There is a lot to like about Daoism as philosophy but it is unfair to present philosophical Daoism abstracted from religious Daoism as being Daoism proper. This distinction between “philosophical Daoism” and “religious Daoism” was made popular by Western scholars. It is, however, a very Westernized view that isn’t quite true to Daoism as practiced by Daoists. In the works of Lao-tzu, Chuang-tzu, and Wen-tzu, the deities are very much real (at least, as real as anything else). You’ll run across the Jade Emperor, the Queen Mother of the West, and the Three Pure Ones in the classic Daoist texts, though they are easy to miss if you aren’t familiar with Daoist religious beliefs. Daoist occultism, magic and internal alchemy, is there to be found in the oldest texts of Daoism as well. The I Ching is literally a text about divination! And ever since the time of Zhang Daoling, who was roughly contemporaneous with Jesus Christ, Daoism has been an organized religion with formal liturgy, rituals, and holidays.

The Sanxing (Lu, Fu, and Shou) are the three central deities venerated by Daoists. These three are deified humans from prehistoric times and not totally mythical figures. The deity Kitchen Lord spies on those living within a household and reports their deeds to the Jade Emperor, who is the lord of destiny and who metes out reward or punishment by bringing longevity and health to those who do good and calamity to those who do bad. Each person is born under the guardianship of one of the gods of the stars of the Big Dipper. There’s also the veneration of ancestors. Then there’s the Steps of Yu, the shamanic dance of the Celestial Ladder, and the way of spiritually ascending into the heavens via trance. There’s also entire occult systems based on the notion of internal alchemy, where you try to purify internal energies in order to manufacture the elixir of life within yourself. There’s also the use of physical exercises like Tai Chi for meditative purposes. Various forms of meditation, ritual, and deity worship would be central practices for any modern Daoist. Daoism emerged out of shamanism and is very much a magical religious occultism and not merely a theoretical philosophy.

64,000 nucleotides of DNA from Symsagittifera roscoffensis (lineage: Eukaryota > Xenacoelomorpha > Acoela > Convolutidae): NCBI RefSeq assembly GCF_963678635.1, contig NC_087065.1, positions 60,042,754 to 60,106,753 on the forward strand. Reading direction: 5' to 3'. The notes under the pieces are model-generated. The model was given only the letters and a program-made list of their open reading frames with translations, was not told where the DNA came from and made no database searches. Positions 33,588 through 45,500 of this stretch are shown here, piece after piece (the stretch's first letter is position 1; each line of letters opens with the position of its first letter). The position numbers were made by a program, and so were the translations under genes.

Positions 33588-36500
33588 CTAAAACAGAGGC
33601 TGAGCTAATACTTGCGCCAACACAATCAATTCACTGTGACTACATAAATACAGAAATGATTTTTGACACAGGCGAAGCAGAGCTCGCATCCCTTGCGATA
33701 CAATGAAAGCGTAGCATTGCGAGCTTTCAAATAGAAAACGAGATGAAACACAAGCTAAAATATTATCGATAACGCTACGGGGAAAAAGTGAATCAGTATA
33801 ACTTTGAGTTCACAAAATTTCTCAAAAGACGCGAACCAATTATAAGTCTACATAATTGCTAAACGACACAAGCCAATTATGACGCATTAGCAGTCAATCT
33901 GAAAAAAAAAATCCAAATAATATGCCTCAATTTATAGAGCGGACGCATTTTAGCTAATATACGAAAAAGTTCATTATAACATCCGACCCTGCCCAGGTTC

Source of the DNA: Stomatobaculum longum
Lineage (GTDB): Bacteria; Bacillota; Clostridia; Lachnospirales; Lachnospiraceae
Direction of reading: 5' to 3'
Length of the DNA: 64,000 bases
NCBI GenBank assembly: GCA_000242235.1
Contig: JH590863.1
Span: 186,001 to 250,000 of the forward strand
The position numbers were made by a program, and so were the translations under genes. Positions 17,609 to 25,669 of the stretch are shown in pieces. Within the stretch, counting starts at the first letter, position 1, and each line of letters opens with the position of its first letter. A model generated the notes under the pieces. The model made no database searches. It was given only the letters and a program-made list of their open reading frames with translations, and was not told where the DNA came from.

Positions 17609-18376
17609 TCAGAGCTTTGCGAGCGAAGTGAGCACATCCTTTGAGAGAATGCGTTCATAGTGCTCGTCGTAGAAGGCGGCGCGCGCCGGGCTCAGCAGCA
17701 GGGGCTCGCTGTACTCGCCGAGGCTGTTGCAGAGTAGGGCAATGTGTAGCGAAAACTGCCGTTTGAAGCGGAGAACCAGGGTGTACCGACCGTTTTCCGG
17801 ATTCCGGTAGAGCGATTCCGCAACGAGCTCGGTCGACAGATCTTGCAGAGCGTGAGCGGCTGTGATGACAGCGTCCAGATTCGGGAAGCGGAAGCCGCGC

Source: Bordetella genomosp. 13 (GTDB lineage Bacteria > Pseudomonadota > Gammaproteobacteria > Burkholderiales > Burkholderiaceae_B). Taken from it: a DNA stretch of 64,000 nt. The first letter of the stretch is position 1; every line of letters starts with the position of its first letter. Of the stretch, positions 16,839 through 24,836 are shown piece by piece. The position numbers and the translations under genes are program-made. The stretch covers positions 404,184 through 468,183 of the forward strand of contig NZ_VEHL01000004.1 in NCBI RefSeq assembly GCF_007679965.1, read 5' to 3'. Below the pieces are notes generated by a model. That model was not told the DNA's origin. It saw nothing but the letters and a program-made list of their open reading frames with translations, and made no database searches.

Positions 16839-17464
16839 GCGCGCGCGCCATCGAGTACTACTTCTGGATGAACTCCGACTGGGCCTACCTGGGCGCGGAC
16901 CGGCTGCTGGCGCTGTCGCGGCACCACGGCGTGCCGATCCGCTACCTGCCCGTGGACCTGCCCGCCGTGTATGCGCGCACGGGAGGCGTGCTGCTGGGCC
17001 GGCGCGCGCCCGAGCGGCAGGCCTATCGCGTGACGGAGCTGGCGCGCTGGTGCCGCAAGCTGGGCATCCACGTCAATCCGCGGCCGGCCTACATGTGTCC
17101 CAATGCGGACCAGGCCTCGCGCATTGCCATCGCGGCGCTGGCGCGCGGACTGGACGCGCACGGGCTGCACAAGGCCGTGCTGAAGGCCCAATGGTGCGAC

You can talk about the Dao, emptiness, wu-wei, yin and yang, and other Daoist concepts as philosophy but it’s impossible to speak of either historical or modern Daoism without getting entangled in religion. Daoism is not theistic in the Judeo-Christian sense but there’s a lot of ancient superstitions and religious stuff there too. It’s philosophy is mystical and religious and you can’t have a true understanding of Daoism while only approaching it as philosophy. Personally, I’m more interested in the philosophy side of Daoism than the religious side, but it would be fair to say that most practicing Daoists wouldn’t recognize “philosophical Daoism” as encapsulating their beliefs and practices. In fact, the ancient Daoist masters also would not recognize any sort of Daoism that had been abstracted from mysticism, liturgical religious practices, rituals, and deity worship.